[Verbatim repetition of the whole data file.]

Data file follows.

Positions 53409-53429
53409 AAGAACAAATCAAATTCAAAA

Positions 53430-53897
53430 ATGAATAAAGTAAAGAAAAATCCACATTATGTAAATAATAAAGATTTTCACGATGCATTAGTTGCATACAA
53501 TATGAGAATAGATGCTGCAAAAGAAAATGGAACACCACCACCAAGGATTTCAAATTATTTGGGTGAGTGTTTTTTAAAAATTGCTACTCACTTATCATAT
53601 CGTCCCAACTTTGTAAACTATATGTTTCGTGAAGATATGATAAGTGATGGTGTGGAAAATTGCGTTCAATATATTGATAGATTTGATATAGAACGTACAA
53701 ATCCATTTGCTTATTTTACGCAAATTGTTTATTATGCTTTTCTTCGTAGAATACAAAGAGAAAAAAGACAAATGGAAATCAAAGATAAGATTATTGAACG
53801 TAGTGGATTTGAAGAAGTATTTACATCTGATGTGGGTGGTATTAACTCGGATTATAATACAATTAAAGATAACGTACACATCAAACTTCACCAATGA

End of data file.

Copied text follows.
Positions 53409-53429
53409 AAGAACAAATCAAATTCAAAA

Positions 53430-53897
53430 ATGAATAAAGTAAAGAAAAATCCACATTATGTAAATAATAAAGATTTTCACGATGCATTAGTTGCATACAA
53501 TATGAGAATAGATGCTGCAAAAGAAAATGGAACACCACCACCAAGGATTTCAAATTATTTGGGTGAGTGTTTTTTAAAAATTGCTACTCACTTATCATAT
53601 CGTCCCAACTTTGTAAACTATATGTTTCGTGAAGATATGATAAGTGATGGTGTGGAAAATTGCGTTCAATATATTGATAGATTTGATATAGAACGTACAA
53701 ATCCATTTGCTTATTTTACGCAAATTGTTTATTATGCTTTTCTTCGTAGAATACAAAGAGAAAAAAGACAAATGGAAATCAAAGATAAGATTATTGAACG
53801 TAGTGGATTTGAAGAAGTATTTACATCTGATGTGGGTGGTATTAACTCGGATTATAATACAATTAAAGATAACGTACACATCAAACTTCACCAATGA